5. DO NOT: Pester Your Friends and Readers for Good Words About Other Stories

Crying on the shoulders of friends is one thing, but badgering them for opinions after a rejection is taking advantage of their friendship. It’s also unfair to the work you’ve placed in their hands for careful consideration.

I can’t claim to be a saint on this one.

In fact, on same day I received the rejection notice, I rushed off a message to someone who is reading a new story. It wasn’t fair and I apologized (and here I apologize again). This is part of the reason I wrote this article.

6. DO NOT: Tell Yourself That You’ll Never Be Published

You will be published. It may not be in the biggest publication. You may not get paid. However, I guarantee that someone, somewhere will publish your work if you keep sending it out.

Yes, even you crazy people too.

There are loonies in publishing just waiting for the next manifesto. Not many, but they’re out there.

Please don’t hurt anyone though, quite unnecessary.

The only way you will fail to be published is by failing to send out submissions. I know because when I stopped sending out stories I stopped showing up in print. Shocking, I know, but editors are not coming to visit me at the cafe to see when I might have some new story for them to hurry to their readers.

The Good News Is Just Around the Corner… If You Keep Going

Even though my story was rejected this week, I turned around and sold a non-fiction article. Just got the email yesterday!

This is the first time I have ever been paid for my writing. Those stories I mentioned earlier paid in contributor copies. So, I’m pretty excited about this modest little start. I suspect that this would have happened much, much sooner if I’d kept going way back in the day, but I’m not dwelling on it.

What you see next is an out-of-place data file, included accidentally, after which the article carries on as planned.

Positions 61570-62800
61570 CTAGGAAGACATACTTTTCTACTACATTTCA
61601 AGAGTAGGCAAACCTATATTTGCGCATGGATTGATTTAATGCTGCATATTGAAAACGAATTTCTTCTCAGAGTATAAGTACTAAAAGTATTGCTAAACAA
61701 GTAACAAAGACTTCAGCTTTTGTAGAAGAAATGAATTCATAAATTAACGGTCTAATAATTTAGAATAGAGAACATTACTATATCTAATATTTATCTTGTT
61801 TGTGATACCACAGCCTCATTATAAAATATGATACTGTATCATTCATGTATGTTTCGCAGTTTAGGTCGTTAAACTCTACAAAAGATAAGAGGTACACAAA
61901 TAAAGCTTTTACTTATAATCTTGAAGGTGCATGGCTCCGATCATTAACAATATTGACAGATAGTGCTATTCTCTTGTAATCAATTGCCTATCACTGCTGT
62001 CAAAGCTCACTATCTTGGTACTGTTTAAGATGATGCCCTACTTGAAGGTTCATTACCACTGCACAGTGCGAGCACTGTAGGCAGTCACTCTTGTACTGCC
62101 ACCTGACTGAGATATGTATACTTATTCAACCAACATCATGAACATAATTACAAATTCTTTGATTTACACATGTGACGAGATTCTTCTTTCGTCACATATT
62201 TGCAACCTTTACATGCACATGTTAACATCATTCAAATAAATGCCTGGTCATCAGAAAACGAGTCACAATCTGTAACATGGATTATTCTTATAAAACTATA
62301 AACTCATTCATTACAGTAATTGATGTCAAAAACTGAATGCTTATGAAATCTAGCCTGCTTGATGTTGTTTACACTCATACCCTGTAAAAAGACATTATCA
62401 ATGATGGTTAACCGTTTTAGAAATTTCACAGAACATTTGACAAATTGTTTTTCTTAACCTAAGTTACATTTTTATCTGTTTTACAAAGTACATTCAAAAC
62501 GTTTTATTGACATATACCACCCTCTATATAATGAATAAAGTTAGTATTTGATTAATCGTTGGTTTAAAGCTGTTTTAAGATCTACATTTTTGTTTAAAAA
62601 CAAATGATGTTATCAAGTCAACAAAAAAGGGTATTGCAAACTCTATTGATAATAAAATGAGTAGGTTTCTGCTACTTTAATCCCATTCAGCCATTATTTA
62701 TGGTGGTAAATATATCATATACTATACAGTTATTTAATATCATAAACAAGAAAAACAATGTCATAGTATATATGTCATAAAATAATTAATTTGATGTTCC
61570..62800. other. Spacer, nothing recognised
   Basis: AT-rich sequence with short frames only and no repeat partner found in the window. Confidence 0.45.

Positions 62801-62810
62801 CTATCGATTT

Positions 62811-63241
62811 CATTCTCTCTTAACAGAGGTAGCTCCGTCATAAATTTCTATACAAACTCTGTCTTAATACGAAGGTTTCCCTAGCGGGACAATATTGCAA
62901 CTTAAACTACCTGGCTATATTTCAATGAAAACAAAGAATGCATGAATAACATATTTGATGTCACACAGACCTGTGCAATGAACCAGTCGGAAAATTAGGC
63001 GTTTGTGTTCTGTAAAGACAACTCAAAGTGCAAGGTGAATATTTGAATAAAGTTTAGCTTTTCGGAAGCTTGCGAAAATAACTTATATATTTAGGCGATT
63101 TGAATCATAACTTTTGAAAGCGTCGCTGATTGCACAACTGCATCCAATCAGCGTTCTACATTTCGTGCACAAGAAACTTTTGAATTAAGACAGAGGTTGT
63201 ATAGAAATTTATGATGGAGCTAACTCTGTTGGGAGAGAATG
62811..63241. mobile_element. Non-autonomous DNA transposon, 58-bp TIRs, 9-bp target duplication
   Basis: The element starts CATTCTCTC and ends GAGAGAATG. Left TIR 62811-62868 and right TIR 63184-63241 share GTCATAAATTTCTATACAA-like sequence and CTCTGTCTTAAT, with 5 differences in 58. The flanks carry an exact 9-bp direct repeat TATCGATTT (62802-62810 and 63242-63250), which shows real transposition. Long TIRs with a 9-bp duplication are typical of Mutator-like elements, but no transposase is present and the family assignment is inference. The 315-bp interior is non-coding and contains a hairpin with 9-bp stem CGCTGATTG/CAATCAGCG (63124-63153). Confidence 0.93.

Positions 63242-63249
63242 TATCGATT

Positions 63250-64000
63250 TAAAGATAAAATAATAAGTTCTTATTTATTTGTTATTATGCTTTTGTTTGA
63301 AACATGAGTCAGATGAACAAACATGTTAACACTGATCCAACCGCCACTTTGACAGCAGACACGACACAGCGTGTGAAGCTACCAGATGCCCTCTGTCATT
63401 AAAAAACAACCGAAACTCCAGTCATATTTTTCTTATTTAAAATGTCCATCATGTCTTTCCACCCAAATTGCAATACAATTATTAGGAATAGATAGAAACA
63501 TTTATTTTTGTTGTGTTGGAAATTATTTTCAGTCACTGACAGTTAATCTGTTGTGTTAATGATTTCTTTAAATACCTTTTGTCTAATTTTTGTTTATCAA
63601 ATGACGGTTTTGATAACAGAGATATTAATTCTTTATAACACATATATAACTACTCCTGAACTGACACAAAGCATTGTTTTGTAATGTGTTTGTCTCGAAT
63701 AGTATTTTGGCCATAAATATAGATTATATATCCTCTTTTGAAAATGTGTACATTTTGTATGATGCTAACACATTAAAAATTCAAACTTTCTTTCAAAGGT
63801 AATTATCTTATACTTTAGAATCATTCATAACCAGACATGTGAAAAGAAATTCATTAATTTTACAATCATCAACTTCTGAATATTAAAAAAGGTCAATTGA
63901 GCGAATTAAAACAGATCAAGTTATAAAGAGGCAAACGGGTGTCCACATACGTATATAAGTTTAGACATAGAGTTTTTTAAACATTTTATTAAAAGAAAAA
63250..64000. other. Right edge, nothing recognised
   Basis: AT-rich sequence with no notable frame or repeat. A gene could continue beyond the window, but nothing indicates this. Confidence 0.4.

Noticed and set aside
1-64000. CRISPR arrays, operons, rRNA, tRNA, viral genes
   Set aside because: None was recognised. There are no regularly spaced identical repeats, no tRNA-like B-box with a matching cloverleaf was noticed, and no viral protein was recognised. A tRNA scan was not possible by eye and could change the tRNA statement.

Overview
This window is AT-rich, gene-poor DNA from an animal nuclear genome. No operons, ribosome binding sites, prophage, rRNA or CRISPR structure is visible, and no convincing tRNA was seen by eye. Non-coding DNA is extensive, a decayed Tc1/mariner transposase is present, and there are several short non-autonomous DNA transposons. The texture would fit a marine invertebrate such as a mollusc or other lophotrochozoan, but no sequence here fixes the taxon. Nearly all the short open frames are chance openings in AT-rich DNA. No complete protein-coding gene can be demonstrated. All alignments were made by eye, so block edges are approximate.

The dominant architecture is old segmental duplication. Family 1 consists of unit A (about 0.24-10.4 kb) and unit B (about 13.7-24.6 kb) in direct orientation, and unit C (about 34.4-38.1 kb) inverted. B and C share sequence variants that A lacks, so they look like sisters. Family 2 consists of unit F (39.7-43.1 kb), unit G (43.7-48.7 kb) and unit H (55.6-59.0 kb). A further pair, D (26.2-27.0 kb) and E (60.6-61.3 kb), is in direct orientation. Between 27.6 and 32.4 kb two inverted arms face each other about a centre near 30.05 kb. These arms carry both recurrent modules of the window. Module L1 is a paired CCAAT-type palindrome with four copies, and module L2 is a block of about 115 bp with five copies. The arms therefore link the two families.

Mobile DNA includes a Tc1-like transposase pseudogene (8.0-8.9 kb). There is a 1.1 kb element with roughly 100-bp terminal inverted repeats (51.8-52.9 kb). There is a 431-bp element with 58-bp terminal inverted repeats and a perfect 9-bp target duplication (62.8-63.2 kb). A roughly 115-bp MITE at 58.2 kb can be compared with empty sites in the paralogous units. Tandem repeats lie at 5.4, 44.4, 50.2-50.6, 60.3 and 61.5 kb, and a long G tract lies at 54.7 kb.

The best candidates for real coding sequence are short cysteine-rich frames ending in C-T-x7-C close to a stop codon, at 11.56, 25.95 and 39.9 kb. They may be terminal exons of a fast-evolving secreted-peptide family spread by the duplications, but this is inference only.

I’m off to the post office to by more stamps.

As an aside, if you’re interested in self-doubting Barbarians, wise-cracking wizards, and pornography-loving dragons (without depictions of actual pornography), email me and I’ll send you the story.

The story contains fewer hyphens than suggested by the previous sentence… if that’s any enticement. Like I said, it’s a bit quirky. They can’t all be Alice Munro meets William Gibson.

Giving Away Your Book Part 2

Since I wrote the original post about the philosophy of Giving Away Your Book, I’ve continued to study the world of free content. It’s really fascinating.

Here are a few additional things I’ve learned:

1. Giving away free books for a short time is a good way to create a sense of urgency and excitement.

Bob Younce of Writing Journey wrote a 30 page report on the e-lancer service known as Helium. Bob’s original posts on his Helium experiment inspired me to write my first Helium article.

Who knew I had so much to say about dropshipping?

Bob followed up on his experiment by writing this monster post about Helium, that turned into a paper, that will eventually be a for pay e-book. He’s using Twitter and his blog to generate interest in the free work before switching it over to a fee-based e-book.

Continue reading Giving Away Your Book Part 2